Whiplash and jaw function
When you have an accident and your neck and head get shaken around up, you think about ‘whiplash’ and neck pain but do you think of the potential effect of a car accident on your jaw? Remember just how close your jaw is to your upper neck – feel the back of your lower jaw and its relationship to your ear and the back of your head.
You don’t need to have hit your jaw on anything to create jaw pain or problems moving your jaw as a consequence.
Your jaw movements are not just controlled by muscles of the jaw but also by some of the neck muscles. Joints in the neck can also influence how a jaw functions.
In a recent study in the Journal of Oral Rehabilitation the subject of jaw function after whiplash injury was studied in 80 cases who had suffered a whiplash injury one month previously. These people were compared with 80 others who had not had a whiplash injury.
It was found that in that period, both jaw and neck sensory and motor function were impaired and this research highlights the link between neck problems and jaw function.
Therefore, just as I have spoken about many times, any issue we have with a joint in our body, will usually create other problems in nearby joints or muscles. Joints never function in isolation and if one joint is restricted then increased stress will be placed on nearby joints in order for us to function in our activities of daily living, which can overload those joints and muscles and pain can arise – sometimes months later when we had forgotten about the original problem.
In the people who had experienced a whiplash injury, they found greater pain and fatigue in the jaw during a five minute chewing test than in the control group.
Jaw problems can give you pain over the jaw region, aching in the ear area, aching pain in your face, locking of the jaw when eating so that you find it difficult to open or close your mouth fully and difficulty chewing or pain when chewing.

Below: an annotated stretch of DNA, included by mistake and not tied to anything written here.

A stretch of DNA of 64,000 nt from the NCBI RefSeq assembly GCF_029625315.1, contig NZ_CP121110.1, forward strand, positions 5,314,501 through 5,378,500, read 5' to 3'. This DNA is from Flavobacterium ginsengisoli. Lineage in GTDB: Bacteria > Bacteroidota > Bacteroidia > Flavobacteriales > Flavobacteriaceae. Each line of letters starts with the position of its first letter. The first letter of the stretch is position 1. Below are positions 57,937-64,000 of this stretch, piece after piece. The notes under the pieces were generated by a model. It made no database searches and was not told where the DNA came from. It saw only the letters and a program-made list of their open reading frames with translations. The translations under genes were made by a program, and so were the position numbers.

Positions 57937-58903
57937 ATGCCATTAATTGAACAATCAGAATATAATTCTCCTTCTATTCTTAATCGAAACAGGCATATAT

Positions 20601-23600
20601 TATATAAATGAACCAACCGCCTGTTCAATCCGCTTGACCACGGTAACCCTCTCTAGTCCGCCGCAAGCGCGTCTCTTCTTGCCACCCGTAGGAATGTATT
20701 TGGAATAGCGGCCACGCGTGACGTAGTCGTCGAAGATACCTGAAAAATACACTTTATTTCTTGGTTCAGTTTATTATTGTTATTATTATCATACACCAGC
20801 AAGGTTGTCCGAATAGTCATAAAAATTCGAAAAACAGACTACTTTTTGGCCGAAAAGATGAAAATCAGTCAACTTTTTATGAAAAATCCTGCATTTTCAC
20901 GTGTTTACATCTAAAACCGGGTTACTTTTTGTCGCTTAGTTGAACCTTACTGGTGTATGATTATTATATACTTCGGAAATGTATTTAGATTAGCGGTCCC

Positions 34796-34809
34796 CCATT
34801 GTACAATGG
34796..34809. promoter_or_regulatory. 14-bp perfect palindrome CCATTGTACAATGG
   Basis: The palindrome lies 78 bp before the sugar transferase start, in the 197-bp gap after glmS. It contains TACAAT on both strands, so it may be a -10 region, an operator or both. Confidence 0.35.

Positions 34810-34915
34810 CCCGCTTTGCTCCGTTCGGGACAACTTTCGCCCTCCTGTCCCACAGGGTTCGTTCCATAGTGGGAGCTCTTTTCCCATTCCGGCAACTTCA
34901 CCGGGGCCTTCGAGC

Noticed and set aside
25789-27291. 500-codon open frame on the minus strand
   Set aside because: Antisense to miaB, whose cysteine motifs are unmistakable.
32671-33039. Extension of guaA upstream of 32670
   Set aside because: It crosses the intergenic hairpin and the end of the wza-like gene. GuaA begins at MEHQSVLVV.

What can we do to help you with pain in the jaw as a result of a whiplash injury?
If your injury is recent then you could apply moist heat or cold compresses in an attempt to stimulate pain relief and improve movement.
Chiropractic treatment for the jaw will involve working on the muscles to reduce inflammation, promote repair and strength, checking and improving the function of the jaw joints and you may be given some exercises.
We will also examine your upper neck to see if there are problems there with the muscles or joints and work to restore function and mobility in that area.
Primary goals of the physical therapy component of treatment are to stretch contracted and fatigued muscles, increase the range of movement and reduce muscular trigger point activity.
A number of exercises are commonly used to treat TMJ-associated muscle disorders, including N-stretch (placing the tip of the tongue on the roof of the mouth and stretching the jaw, chin to chest (gently pulling the head forward, bringing the chin toward the chest); and head tilt (turning the head to one side and then tilting it posteriorly).
These exercises must be done four to six times per day to be effective. Come in to see us before you go to your dentist and spend a lot of money on splints or dental work – we may be able to get rid of that jaw pain quicker than you think!